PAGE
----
6. Maracana Stadium, Brazil
Among the several iconic grounds, one can not leave the historic grounds of Maracana, as to date it remains the only ground recording that has exceeded attendance on multiple occasions, as many as 26 times. The largest attendance came back in the 1950 World Cup final, where Brazil was defied a win by Uruguay in front of the still-standing spectators and a large audience comprising Brazilian fans.
Also, it again shocked the world with the 2014 Germany vs. Argentina World Cup final, where Messi and co. were denied their World Cup glory by the ultimate extra-time goal from Mario Gotze.
5. Anfield Road, United Kingdom
Unlike the other stadiums in this list, this ground does not include iconic World Cup matches or record-surpassing attendance; however, it remains the most known grounds of modern football as this has been the ground for one of the most successful clubs in football recently, which is Liverpool. As Jurgen Klopp and co. have pulled wonders on this track, the dugouts have proven to be far more electrifying than their present audience capacity, which is nearing 61000.
4. Santiago Bernabeu Stadium, Spain
The iconic stadium hosts games as the home stadium for Real Madrid, one of the most famous top-level teams in world football. Home to famous talents from Puskas to Zidane and CR7, the stadium is often shadowed by Camp Nou’s capacity.
With a capacity of 85,000, the ground is Spain’s 2nd largest football stadium, which was the first stadium in Europe to have hosted both a UEFA Euro final and a World Cup final as well.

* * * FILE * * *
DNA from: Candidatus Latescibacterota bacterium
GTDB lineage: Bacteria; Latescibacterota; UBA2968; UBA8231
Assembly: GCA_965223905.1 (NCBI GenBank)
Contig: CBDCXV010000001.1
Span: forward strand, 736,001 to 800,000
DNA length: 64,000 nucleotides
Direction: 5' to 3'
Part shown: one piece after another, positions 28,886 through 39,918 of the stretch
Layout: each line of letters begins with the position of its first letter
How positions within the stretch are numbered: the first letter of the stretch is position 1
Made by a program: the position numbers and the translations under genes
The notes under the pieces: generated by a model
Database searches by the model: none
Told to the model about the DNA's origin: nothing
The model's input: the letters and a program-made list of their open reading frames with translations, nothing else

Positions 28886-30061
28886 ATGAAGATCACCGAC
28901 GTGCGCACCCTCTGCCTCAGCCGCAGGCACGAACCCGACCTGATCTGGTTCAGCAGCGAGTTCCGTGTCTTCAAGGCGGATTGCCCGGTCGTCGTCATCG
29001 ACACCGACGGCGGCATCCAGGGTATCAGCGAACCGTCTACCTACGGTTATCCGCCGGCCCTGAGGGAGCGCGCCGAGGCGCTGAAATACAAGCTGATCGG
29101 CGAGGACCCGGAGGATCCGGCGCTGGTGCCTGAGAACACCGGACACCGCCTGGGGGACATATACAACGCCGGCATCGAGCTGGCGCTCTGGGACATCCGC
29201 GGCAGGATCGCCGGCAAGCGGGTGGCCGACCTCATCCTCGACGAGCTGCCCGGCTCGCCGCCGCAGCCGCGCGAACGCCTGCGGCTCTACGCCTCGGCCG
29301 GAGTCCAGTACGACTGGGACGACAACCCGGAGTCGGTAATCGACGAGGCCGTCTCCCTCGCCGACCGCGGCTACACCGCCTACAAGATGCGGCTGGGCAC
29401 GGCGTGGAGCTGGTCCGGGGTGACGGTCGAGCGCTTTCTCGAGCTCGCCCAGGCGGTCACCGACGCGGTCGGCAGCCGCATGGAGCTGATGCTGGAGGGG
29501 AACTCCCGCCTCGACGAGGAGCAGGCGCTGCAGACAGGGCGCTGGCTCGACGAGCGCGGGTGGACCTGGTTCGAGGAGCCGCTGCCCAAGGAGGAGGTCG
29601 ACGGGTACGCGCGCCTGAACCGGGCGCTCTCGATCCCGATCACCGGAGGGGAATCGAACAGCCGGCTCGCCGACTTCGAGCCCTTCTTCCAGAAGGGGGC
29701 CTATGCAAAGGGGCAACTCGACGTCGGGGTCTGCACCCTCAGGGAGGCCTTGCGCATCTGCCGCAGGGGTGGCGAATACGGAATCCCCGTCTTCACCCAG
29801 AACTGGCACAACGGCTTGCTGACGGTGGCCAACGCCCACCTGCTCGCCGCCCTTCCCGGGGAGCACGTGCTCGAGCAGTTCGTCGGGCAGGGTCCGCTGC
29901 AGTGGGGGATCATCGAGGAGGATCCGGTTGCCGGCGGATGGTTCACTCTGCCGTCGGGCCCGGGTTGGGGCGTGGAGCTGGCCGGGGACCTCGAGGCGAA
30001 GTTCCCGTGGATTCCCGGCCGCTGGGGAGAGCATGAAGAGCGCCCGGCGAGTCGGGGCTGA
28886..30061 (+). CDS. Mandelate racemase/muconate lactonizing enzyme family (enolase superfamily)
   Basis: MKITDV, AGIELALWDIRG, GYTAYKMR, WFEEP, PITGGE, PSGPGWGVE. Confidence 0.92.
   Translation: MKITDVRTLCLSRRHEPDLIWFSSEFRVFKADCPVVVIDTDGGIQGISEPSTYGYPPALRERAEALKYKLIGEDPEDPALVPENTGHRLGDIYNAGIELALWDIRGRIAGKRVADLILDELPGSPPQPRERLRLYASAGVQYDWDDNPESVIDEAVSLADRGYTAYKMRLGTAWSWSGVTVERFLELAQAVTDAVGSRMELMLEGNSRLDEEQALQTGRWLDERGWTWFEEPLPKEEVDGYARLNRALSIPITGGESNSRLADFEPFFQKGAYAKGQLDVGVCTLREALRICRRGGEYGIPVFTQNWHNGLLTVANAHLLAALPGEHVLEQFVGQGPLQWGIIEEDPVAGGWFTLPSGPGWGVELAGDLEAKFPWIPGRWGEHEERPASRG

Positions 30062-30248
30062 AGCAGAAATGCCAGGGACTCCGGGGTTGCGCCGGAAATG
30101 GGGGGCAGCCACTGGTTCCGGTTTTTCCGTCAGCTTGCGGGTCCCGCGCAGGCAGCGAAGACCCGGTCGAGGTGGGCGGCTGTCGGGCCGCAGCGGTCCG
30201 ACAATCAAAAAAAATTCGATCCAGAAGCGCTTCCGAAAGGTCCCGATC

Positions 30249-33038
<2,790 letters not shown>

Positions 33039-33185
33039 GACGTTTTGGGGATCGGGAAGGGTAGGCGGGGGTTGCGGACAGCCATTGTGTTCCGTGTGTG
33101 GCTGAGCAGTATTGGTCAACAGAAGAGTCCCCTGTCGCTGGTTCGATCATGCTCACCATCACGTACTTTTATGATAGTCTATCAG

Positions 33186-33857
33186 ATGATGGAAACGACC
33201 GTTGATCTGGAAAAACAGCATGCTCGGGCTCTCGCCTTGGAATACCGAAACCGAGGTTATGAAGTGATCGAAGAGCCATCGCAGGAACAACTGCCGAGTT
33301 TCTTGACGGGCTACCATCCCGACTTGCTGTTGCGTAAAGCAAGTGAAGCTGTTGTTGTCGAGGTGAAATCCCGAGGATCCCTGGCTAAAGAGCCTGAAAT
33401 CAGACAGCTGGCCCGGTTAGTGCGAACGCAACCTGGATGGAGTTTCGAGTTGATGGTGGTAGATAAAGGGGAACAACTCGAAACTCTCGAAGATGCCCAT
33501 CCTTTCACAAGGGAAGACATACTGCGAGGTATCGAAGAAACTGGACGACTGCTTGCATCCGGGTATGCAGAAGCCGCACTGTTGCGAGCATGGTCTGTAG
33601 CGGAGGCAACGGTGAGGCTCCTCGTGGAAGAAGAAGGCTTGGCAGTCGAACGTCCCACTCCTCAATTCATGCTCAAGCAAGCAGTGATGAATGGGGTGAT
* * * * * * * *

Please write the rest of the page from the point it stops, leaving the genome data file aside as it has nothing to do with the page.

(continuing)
3. Wembley, United Kingdom
Undoubtedly, Wembley is one of the most beautiful grounds in modern-day football. With a huge capacity of 90,000, the ground, since it was rebuilt in 2007, has witnessed several FA Cups as well as multiple Champions League matches and finals.
Widely known to have hosted the Olympic final games of 2012 and even several athletic games Wembley Stadium is nowadays usually referred to as the “The Home of Football.”.
2. Camp Nou, Spain
The home of the legendary football club Barcelona is Spain’s and Europe’s largest stadium, as well as the second-largest football stadium in the world. The ground’s huge capacity makes it one of the wonders of the world, with a planned seating capacity exceeding 105,000. The ground has witnessed almost the entire career of generational GOAT – Lionel Messi.
1. Allianz Arena, Germany
Known as FC Bayern Munich’s home stadium, the ground had a capacity of over 70,000, as it is the second largest stadium in Germany. However, despite being the second-largest stadium, it is the most popular one as it hosted the 2012 Champions League final and is also the declared venue for the 2025 Champions League final after it was shifted from 2023. This ground also witnessed the 2006 FIFA World Cup. The stadium is one of the world’s greatest stadiums and is widely known for its electrifying atmosphere.